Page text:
Leea amabilis plant | Growing and caring Leea Amabilis Plant

Leea amabilis plant | Growing and caring Leea Amabilis Plant

Leea amabilis plant

In the Philippines and parts of Asia, Leea (Tagalog: Talyantan) is a genus of plants native to northern and eastern Australia, New Guinea, South and Southeast Asia, and Africa. Leea (west indian holly, hawaiian holly) is characterized by approximately 70 species and is classified as part of the Vitaceae family. There are 4 to 6 alternate elliptic-oblong, sharply pointed, opposite leaflets on each leaf. The leaves are fully 6 inches long and 1 1/2 to 2 inches broad and have prominent midribs with oblique symmetrical veins branching from them. Leaflets are red-tinged with a deep shade of brown when first expanded and characterized by a pale rose band along the midrib; when fully mature, they are dull bronzy green, shaded with brown, and surrounded by a broad, white, rounded band. Read also.

Leea amabilis plant
Photo: .reddit.com

Overview of Leea amabilis plant

Scientific name                   Leea acuminatissima Merr.

Common name                     West Indian Holly, Hawaiian Holly

Plant type                                Leaf plants

Blooming time                       Summer

Sun required                           Partial shade or Dappled Shade

Soil                                             Good mix of soil, well-drained soils

Soil pH                                      5.5-6.8

Zone                                          9-11

Growing and caring Leea Amabilis Plant

In a year it grows to 60 cm. The Leea Amabilis plant is easy to care for and easy for even a beginner plant parent to grow. It doesn’t take much maintenance to maintain them. The plant is poisonous, and the leaves inside cause skin irritation, so it is not recommended to consume them.

Soil

Leea Amabilis needs a good mix of soil that provides good drainage. When their roots are able to breathe because of the air pockets, it is a big plus. By having an airy pocket in the soil mix, root rot is prevented if excessive watering occurs. The soil should be rich and loose (pH 5.5-6.8 > to be applied home-made. A pot with a hole should have 1 part leaf soil, 1 part sod land, 1 part coarse sand, or perlite, and 1 part peatland.

Watering

The water requirements of Leea Amabilis are moderate. Water that has been distilled or collected from the rain is ideal. To feed them, use bottled water rather than tap water since it leaves a water deposit most of the time. Every summer and winter, you should water the plants with warm, soft water once a week. In the case of extreme heat, water every day. Never let the soil completely dry out; it should always be slightly moist. Watering increases the plant’s susceptibility to diseases as well as excessive watering.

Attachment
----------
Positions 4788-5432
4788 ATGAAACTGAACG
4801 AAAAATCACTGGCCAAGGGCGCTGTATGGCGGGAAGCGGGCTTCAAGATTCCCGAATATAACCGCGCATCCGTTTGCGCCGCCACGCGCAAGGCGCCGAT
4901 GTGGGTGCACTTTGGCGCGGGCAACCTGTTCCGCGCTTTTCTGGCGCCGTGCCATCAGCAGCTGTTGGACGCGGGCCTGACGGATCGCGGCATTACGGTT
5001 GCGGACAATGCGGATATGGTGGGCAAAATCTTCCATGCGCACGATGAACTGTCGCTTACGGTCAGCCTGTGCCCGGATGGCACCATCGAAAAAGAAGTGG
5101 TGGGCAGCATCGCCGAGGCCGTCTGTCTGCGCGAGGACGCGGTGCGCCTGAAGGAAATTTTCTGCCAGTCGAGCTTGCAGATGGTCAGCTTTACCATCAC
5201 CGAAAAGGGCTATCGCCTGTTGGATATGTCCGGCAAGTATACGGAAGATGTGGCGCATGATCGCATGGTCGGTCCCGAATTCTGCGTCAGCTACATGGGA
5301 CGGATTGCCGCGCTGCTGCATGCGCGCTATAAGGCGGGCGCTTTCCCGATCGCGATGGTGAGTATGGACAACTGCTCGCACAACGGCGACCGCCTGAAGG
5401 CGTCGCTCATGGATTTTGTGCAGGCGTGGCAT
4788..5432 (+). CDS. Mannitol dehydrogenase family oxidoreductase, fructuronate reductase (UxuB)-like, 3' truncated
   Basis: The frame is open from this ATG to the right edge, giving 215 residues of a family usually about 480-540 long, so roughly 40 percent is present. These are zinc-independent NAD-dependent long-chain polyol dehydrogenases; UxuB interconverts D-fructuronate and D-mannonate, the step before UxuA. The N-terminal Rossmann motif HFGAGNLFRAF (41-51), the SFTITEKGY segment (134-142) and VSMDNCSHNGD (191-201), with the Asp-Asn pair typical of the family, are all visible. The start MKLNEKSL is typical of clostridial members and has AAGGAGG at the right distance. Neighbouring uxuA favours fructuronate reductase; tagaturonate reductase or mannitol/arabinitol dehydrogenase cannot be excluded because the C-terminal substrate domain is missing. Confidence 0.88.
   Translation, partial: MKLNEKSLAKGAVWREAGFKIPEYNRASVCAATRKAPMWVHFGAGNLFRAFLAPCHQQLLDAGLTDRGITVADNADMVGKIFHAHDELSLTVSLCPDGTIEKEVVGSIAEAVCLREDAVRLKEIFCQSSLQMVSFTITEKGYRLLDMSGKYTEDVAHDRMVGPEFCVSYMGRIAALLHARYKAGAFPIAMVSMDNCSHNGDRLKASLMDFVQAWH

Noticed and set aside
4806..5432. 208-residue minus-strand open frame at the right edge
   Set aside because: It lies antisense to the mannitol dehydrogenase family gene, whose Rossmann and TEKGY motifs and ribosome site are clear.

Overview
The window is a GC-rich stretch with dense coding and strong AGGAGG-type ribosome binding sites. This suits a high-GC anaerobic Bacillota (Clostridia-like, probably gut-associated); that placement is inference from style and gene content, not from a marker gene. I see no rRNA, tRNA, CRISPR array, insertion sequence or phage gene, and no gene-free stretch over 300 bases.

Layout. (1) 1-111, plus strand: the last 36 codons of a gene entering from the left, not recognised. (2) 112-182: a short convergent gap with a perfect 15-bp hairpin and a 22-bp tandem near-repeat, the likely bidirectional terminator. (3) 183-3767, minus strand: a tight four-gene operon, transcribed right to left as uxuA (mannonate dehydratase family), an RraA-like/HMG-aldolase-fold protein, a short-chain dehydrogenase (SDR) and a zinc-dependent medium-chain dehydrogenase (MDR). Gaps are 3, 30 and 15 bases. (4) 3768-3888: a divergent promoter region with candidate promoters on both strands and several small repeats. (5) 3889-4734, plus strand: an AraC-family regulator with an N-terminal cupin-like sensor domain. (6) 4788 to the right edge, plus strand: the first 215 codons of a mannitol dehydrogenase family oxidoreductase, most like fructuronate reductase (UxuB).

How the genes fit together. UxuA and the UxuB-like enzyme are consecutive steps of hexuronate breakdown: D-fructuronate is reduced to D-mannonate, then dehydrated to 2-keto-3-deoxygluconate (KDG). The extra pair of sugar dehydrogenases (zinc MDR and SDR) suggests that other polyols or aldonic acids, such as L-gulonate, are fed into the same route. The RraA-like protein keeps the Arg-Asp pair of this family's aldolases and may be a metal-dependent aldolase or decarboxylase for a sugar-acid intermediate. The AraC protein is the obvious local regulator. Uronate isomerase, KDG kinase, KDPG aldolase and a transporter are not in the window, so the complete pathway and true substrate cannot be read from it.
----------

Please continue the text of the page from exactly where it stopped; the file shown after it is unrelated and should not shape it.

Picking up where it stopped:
Temperature and humidity

The Bornean rainforests are the native habitat of Leea Amabilis. The rainforest would have an average temperature of 20-25°C or 68-77°F. Lower temperatures slow growth, which results in falling leaves. Plants respond very badly to cold air, hence it is imperative that the room be ventilated carefully in winter. It is not possible for Leea Amabilis to handle the cold below those temperatures in general. They will shock and freeze. The result will be that they will slowly die from being so weak.

A high humidity level of 70-100% is ideal for Leea Amabilis. It is very important to always keep the temperature at this level so that your plants remain healthy. Making your own humidifiers is an option if your home is too dry. The first thing you need to do is spray around the room. During evaporation, there will be an increase in humidity. In addition to building a greenhouse for plants, it is also possible to increase humidity by making one. Wrapping the plants in an extra airy plastic bag can suffice, but not in a vacuum mode. Ideally, the pot should be placed on a pallet filled with moist pebbles.

west indian holly | west indian holly
Photo credit: carousell.sg

Sunlight

It is possible for Leea Amabilis to grow in indirect light. As they grow in their original habitats, they prefer to avoid direct sunlight by growing in the shady shade of large trees. Ideally, it should be placed at the eastern window so that it receives diffused light. Despite growing in the penumbra, it stretches out when it isn’t getting enough light, the leaves fade when it’s sunny, and turn yellow when it’s bright. During the winter, it is especially important to have bright lighting.

Fertilizer

In spring and autumn, make regular feedings every two weeks with a complex soluble fertilizer. Fertilizers made from organic materials can also be useful.

Repotting

Traditionally, they are transplanted in spring into a larger pot than their previous one. Changing the top layer of soil is sufficient for a plant that is already established.

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